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Senate confirms Miller to be pandemic inspector general

Miller comes from White House counsel's office

Democratic senators were skeptical that Miller, shown here at his confirmation hearing, would be independent of the White House. Miller comes from the White House counsel's office.
Democratic senators were skeptical that Miller, shown here at his confirmation hearing, would be independent of the White House. Miller comes from the White House counsel's office. (Salwan Georges/The Washington Post, Pool)

Corrected, 8:46 p.m. | The Senate confirmed President Donald Trump’s controversial pick to oversee a $500 billion coronavirus economic bailout fund on Tuesday.

The chamber voted 51-40 to make Brian Miller the special inspector general for pandemic recovery.

Along with a budget of $25 million and a staff of more than 100, Miller will oversee how the Treasury Department and the Federal Reserve deploy $454 billion to create upwards of $4 trillion in lending facilities aimed at keeping financial markets operational and offering larger businesses enough bridge lending to make it through the sharp recession caused by COVID-19.

The inspector general will also track another $46 billion provided to the airline industry and companies considered “critical to maintaining national security.”

Miller, a former inspector general at the General Services Administration, will assume his new position after defending Trump during his impeachment as a member of the White House counsel’s office. At his confirmation hearing, Democrats sharply questioned his ability to remain independent from the White House and hold the administration accountable.

“Mr. Miller, your time working as one of the president’s defense attorneys should have disqualified you from being nominated to oversee the president’s management of one of the largest corporate bailouts in American history,” said Sen. Elizabeth Warren, D-Mass. 

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During the hearing, Miller pledged to report any political pressure to drop audits or investigations to Congress. When Trump signed a March relief package into law, he issued a signing statement calling a provision requiring the special inspector general to inform Congress if the administration withheld any information unconstitutional.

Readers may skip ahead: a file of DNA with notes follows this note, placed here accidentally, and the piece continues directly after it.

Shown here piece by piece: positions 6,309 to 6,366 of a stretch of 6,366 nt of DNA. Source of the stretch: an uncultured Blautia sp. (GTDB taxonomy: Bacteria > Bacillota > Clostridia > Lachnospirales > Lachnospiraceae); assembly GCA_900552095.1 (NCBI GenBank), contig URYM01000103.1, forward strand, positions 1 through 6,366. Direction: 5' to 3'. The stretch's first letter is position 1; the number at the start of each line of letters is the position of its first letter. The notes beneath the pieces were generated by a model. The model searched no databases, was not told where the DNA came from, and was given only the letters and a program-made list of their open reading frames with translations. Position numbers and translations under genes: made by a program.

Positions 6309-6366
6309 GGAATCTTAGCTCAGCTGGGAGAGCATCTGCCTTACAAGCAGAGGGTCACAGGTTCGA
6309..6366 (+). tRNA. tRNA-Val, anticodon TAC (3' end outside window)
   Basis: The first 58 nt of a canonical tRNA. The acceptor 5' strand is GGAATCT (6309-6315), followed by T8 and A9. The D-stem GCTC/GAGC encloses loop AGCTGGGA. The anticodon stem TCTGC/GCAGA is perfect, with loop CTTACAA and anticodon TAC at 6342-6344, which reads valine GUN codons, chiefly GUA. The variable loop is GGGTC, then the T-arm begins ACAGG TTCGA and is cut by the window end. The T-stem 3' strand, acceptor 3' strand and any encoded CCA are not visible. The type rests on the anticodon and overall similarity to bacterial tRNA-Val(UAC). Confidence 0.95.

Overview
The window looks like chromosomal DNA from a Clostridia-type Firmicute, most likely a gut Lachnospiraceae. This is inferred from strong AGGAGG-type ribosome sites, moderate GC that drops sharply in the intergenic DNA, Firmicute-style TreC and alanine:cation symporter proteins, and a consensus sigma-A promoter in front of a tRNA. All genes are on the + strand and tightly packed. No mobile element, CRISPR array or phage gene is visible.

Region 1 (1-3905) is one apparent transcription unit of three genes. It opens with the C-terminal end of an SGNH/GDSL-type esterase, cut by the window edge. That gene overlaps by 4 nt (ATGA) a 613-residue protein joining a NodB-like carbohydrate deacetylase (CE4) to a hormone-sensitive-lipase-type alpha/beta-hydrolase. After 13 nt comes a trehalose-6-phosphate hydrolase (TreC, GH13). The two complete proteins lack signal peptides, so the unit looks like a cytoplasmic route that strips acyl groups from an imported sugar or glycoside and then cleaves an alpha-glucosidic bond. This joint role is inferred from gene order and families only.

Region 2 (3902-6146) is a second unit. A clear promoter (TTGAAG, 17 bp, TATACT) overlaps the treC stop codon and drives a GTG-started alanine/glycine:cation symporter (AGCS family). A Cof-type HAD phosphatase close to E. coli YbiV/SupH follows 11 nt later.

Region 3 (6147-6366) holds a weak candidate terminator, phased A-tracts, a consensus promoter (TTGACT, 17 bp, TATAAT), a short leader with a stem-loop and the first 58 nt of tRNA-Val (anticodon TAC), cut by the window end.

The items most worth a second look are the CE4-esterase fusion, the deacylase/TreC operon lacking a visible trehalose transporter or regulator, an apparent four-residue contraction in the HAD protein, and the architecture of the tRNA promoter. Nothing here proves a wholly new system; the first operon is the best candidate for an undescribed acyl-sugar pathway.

The special inspector general for pandemic recovery is just one of a handful of new accountability bodies established by Congress to oversee the roughly $3.5 trillion in money it has thrown at stopping COVID-19 and the economic carnage it is inflicting.  

More than 100,000 Americans have died and 40 million have lost their jobs since the pandemic started.

The Congressional Oversight Committee will also focus on the $500 billion bailout fund, while a collection of agency inspectors general, the Pandemic Response Accountability Committee, will meet regularly to oversee all the federal government’s pandemic-related actions.

The House also created a Select Committee on the Coronavirus Crisis to hold hearings.

Miller’s pick came amid a post-impeachment culling of IGs by Trump, who has removed five senior officials since February, including the IG originally tapped to head the Pandemic Response Accountability Committee.

Correction: This report was revised to accurately state the amount of money provided to the airline industry and companies considered “critical to maintaining national security” that will be tracked by the inspector general.

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